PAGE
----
Review: Hunger Makes Me a Modern Girl
“We built this city on rock n’ roll, but we should build this school on leadership.” Rock music has always been a part of Carrie Brownstein. These are her words campaigning for fifth grade vice president. She won. In addition to being vice president of her elementary school, Brownstein is known for her work on the Emmy-nominated sketch series Portlandia, playing guitar for the popular girl-punk band Sleater-Kinney, and writing for The New York Times, The Believer, and Slate. Her most recent creative credit is her new memoir, Hunger Makes Me a Modern Girl.
Hunger Makes Me a Modern Girl, named after a Sleater-Kinney lyric, is a charming and fascinating self portrait of Brownstein’s life and her deep-seeded relationship with music. While the book primarily deals with her introduction to punk rock and career performing music, there is a particularly heartbreaking but accessible through-line in her descriptions of her relationship with her parents. Her mother, a woman coping with anorexia, and her father, a man coming to terms with his homosexuality, made her feel isolated from her peers who had what she considered to have conventional families. She pens an image of an unhappy family as she and her sister act as the adults in their family and her parents grapple with what she describes as “teenage issues.”
Brownstein’s memoir begins with a prologue zooming in on a scene in 2006, directly before Sleater-Kinney performed in Belguim. She describes Sleater-Kinney as, “…my family, the longest relationship I had ever been in; it held my secrets, my bones, it was in my veins, it had saved my life countless times, it still loved me even when I was terrible to it, it might have been the first unconditional love I’d ever known.” From there, it transitions backwards into her childhood.
Passionate about performing, Brownstein writes about a young girl desperate to entertain. She tells detailed and stories about growing up in her home in Washington, stressing to us that she was, at the time, primarily a fan of music, wanting so badly to jump on stage herself. She reflects on her very first concert — Madonna’s 1985 Like a Virgin tour — and credits it as one of her first significant exposures to live music. From there on, she explains her slow experimentation with punk — from playing her first guitar to buying her first album. Feeling like she didn’t quite belong with those her age, the punk scene provided role models for Brownstein, showing her a fascinating life for others that felt like outcasts.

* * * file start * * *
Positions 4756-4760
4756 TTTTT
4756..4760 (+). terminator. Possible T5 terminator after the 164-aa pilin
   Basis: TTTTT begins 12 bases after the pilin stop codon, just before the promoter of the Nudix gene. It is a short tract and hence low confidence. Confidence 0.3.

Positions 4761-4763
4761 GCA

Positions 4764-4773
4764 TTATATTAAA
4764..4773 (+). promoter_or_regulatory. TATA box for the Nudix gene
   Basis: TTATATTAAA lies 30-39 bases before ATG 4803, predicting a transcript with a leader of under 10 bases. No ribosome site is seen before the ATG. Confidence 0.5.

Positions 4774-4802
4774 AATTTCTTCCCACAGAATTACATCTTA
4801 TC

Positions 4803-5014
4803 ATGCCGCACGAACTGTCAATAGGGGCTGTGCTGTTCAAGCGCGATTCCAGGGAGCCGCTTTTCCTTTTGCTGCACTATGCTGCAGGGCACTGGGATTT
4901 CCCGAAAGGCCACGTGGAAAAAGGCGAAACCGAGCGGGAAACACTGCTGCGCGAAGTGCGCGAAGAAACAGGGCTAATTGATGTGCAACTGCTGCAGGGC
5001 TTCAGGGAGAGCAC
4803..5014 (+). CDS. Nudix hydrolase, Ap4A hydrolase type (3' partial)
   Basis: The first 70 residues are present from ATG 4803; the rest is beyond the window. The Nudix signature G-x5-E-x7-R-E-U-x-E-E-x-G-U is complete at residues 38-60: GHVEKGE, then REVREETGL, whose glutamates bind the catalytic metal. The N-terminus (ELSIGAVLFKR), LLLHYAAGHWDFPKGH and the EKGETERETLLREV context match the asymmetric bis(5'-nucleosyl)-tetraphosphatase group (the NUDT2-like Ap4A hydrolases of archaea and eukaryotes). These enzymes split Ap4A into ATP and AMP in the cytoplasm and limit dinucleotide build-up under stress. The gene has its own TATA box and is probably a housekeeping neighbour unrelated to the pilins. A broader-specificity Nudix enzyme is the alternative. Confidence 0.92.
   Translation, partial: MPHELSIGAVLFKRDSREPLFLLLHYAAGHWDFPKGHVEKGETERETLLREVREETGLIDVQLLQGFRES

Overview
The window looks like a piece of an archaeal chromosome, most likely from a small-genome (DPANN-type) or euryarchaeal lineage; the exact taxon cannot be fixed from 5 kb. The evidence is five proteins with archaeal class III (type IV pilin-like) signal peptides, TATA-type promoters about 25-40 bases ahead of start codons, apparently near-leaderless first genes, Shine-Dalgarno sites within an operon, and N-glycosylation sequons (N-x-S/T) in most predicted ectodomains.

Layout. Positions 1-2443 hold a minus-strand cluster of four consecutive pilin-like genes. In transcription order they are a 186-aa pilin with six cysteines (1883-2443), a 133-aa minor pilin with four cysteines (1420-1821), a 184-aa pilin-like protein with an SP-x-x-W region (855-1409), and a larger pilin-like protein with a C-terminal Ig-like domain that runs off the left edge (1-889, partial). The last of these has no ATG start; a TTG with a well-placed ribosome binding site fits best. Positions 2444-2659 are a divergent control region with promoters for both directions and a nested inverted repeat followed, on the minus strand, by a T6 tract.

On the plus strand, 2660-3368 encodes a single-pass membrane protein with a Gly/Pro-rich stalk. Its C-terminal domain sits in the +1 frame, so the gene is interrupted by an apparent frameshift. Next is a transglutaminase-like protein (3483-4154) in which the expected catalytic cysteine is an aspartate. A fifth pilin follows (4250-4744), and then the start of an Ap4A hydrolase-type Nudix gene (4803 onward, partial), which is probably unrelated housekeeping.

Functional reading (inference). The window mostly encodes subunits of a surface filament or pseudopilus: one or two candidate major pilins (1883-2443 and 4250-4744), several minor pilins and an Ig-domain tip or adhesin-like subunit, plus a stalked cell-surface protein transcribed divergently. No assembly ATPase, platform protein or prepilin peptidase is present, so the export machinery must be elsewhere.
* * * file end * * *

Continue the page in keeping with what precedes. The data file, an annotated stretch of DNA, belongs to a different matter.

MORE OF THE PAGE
Expanding on the feeling that she lacked belonging, Brownstein writes intimately about the dark (and ultimately, very human) feelings she experienced growing up. She struggled with her identity and how she could express it. She anxiously questioned her sexuality. She felt distant from her parents and her peers in school. In a moving excerpt about running away from home, she writes, “I felt like no one was really looking out for me, that I was marginal and incidental. I compensated by being spongelike, impressionable, and available to whatever and whoever provided the most sense of belonging. I was learning two sets of skills simultaneously: adaptation — linguistic and aesthetic — in order to fit in, but also, how to survive on my own.”
After the stories of her childhood and adolescence, she describes the formation and rise to fame of Sleater-Kinney. Teaming up with Corin Tucker and Janet Weiss, they create a band that is the modern iconic image of girl-punk. Brownstein writes about these women with great love and admiration, citing them as the most important people in her life. She openly shares the bond she felt with these women, but at the same time, reading it feels intensely personal, like a diary. Brownstein is both an open book and very careful about what she allows us to know. She recounts the tension, the success, and the hard work that makes up Sleater-Kinney.
Brownstein’s memoir is an intimate look at her personhood, but she is extremely selective in what she shares in her writing. She sticks mostly with the music — her greatest love. But in sharing that love with us, she gives us a peek at who she is.